We continue to work to reduce barriers to vaccination at sites across the state with expanding access to walk-ins. Starting tomorrow, the FEMA Community Vaccination Center in Newark will hold walk-in vaccinations daily from 10:00 a.m. to 5:00 p.m. for all New Jersey residents 16 years and older. As the Governor shared, today we are updating the COVID-19 dashboard with vaccination data by municipality. Both individuals with at least one dose and those with vaccine courses completed can be viewed on the dashboard. Additionally, you can filter the data for total vaccinated, individuals 18 and older, and individuals 65 and older vaccinated.
Each municipality is shaded on the map, with those with the highest percentage vaccinated shaded the darkest. We continue to examine the data to see how we are progressing in terms of meeting our goals. We need approximately 280,000 first doses administered weekly this month and 220,000 second doses each week through June. Our counties will have to administer, depending on where they are, between 3,000 and 35,000 first doses weekly in May and between 3,000 and 23,000 second doses through June, depending on how successful they have been to date. We have a lot of work ahead of us.
As the Governor mentioned, the Food and Drug Administration is reviewing Pfizer’s Emergency Use Authorization Application to vaccinate adolescents between the ages of 12 to 15. On Wednesday, ASIPP will convene an emergency meeting to review whether Pfizer should be recommended for ages 12 to 15. Their recommendations will be made to the CDC directory. If, as expected, the CDC director approves the application, the recommendation will be published in the morbidity and mortality weekly report.
Moving onto my daily report, as the Governor shared, our hospitals reported 1,063 hospitalizations of COVID-19 positive patients and persons under investigation. These numbers continue to steadily decline. There are 3,655 reports of CDC variants of concern in New Jersey. The majority of them, 3,376, are the UK variant B117. Additionally, we have 122 reports of the Brazilian variant P1, 11 reports of the South African variants B1.351, and 146 reports of the California variants B1.427 and B1.429.
Thankfully, there are no new reports of multisystem inflammatory syndrome in children. We have a cumulative case count of 116 in our state, and none of the children are hospitalized. There are no new cases among residents at the veteran’s homes and no new reports among patients at our psychiatric hospitals.
As the Governor shared, we are still seeing outbreaks in long-term care facilities, many attributed directly to staff. We encourage residents and their families or guardians to know the rates of vaccination at their facilities. The daily percent positivity as of May 6th in the state is 3.55%. The northern part of the state reports 3.49, central part of the state 3.43, and the southern part of the state 3.90. The rate of transmission or the RT, the rate of transmission at a point in time, is based on the reporting of positive PCR and antigen cases to the CDC. Several days ago, the RT was artificially lower due to the cleaning of data and the removal of duplicate cases. Today it is higher due to the opposite, the reporting of backlogged antigen cases on May 5th at the affected – it affected the seven-day rolling average. The standard RT based on one day, today, is .67. Obviously, we want the RT to remain below 1.0, so that concludes my daily report. Please continue to stay safe, mask up, physically distance, stay home when you are sick, get tested, and let’s get vaccinated. Thank you.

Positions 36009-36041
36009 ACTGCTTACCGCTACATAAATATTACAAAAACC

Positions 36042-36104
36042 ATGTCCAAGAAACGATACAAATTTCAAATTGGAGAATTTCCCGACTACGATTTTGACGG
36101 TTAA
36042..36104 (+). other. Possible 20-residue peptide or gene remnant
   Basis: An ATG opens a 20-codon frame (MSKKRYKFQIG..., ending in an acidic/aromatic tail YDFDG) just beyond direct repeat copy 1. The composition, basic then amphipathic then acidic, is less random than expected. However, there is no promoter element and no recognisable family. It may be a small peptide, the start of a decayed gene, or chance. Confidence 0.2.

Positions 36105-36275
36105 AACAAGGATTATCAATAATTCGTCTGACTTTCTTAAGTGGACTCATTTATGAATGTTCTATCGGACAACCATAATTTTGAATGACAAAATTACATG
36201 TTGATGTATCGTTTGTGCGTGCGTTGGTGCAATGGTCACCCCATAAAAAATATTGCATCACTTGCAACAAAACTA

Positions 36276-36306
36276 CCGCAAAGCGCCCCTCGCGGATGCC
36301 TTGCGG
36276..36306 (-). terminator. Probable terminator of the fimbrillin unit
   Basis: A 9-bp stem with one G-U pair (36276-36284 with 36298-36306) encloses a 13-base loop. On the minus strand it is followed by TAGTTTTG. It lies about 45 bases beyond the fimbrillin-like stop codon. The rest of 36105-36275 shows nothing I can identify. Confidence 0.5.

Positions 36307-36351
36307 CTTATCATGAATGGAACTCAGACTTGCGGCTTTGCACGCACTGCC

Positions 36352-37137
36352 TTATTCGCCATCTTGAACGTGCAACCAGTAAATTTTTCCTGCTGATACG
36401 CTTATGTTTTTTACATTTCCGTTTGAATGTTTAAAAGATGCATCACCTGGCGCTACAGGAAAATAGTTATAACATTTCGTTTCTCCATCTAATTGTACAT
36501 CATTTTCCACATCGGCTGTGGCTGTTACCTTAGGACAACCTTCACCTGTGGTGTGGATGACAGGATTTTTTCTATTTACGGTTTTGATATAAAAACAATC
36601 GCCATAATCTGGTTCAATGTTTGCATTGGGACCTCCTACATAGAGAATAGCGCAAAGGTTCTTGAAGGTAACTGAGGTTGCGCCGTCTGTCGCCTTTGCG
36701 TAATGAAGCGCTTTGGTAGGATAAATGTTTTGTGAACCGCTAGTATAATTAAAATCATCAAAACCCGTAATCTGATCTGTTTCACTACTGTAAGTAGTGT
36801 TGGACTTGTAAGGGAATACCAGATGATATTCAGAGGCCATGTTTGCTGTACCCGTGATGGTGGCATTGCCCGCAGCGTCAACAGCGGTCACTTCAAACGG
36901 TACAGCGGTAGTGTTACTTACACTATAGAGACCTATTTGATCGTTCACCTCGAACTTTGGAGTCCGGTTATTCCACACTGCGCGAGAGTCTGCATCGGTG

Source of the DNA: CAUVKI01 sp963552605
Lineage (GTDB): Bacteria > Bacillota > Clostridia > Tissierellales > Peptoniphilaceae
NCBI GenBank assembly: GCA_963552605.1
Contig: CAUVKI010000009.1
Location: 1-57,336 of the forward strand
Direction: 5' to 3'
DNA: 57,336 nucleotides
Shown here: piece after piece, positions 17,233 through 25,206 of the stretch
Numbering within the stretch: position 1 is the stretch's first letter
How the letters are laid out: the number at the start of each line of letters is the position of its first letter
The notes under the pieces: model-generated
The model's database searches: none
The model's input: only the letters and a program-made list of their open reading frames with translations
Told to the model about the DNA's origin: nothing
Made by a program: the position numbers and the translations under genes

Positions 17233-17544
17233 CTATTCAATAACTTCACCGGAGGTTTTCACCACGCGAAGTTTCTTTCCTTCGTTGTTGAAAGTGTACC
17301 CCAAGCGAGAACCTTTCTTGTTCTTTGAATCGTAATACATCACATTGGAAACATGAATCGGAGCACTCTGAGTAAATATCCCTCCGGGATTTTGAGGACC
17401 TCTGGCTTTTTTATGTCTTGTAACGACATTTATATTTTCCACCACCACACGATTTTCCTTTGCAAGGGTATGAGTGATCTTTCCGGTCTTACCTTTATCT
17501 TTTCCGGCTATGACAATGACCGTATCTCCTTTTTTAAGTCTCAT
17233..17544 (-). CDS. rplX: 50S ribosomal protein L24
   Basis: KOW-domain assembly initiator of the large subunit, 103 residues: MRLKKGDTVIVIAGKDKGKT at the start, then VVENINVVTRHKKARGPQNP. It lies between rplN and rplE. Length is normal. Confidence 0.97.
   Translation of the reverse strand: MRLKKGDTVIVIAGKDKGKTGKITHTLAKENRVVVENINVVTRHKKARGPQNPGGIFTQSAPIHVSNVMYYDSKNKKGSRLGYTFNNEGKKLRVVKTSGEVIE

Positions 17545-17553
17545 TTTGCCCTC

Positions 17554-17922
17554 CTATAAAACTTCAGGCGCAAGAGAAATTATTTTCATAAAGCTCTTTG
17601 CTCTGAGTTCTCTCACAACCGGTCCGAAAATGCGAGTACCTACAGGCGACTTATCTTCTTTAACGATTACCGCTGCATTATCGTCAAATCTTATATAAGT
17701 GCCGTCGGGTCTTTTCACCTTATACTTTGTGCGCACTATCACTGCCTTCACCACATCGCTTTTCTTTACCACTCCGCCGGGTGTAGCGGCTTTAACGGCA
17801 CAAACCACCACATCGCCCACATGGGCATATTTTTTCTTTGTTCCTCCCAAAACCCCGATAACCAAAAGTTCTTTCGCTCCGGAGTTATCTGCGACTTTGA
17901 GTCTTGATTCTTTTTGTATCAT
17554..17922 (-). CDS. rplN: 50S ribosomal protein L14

Governor Phil Murphy: Again, Judy, not to beat this one harder than we should, but I think we have to say it again. Residents and the family of residents in long-term care have every right to know what level of staff is vaccinated and what the plan is to get that number to an acceptable level because residents with the support of their families have been a gold star extraordinary success. Staffing is continuing to lag. It’s gotten better, but it’s not anywhere near where it needs to be. Thank you for all that, and thank you for explaining the RT, and you and I had connected over the weekend. Your view was that this was going to be in the .6 to .7 range, and the standard, in fact, is – what’d you say – .62 today?
Department of Health Commissioner Judith Perischilli: .67.
Governor Phil Murphy: .67, so it’s right in that sweet spot. Pat, good afternoon. Anything on compliance? Belated Happy Mother’s Day to your family. Looks like weather is in a going steady as she goes. Over to you.
Superintendent of the State Police Col. Pat Callahan: Thank you, Governor. Good afternoon. Since we last met just one executive order summons was issued. Newark Police Department responded to a private residence where it was estimated 300 to 500 people, the homeowner at that residence was cited and issued a summons for a violation of the executive order. Weather looks good, and I’ll just highlight our civilian of the year from our OEM logistics team, Kevin Palmer. We had a small but poignant ceremony where the humble man that he was accepted that award on behalf of the entire logistics team who if you recall it was responsible for our state stockpile, ventilators, isolation gowns. Wasn’t home a lot, so I got to thank his wife Jackie as well because she didn’t see Kevin for months on end and just a special day and certainly an award well-deserved by Kevin Palmer and the entire logistics team. Thanks, Gov.
Governor Phil Murphy: What a year they have had. My Lord. Absolutely extraordinary. Please give him my best, Pat, and thank him on behalf of all of us. Bear with me one second here.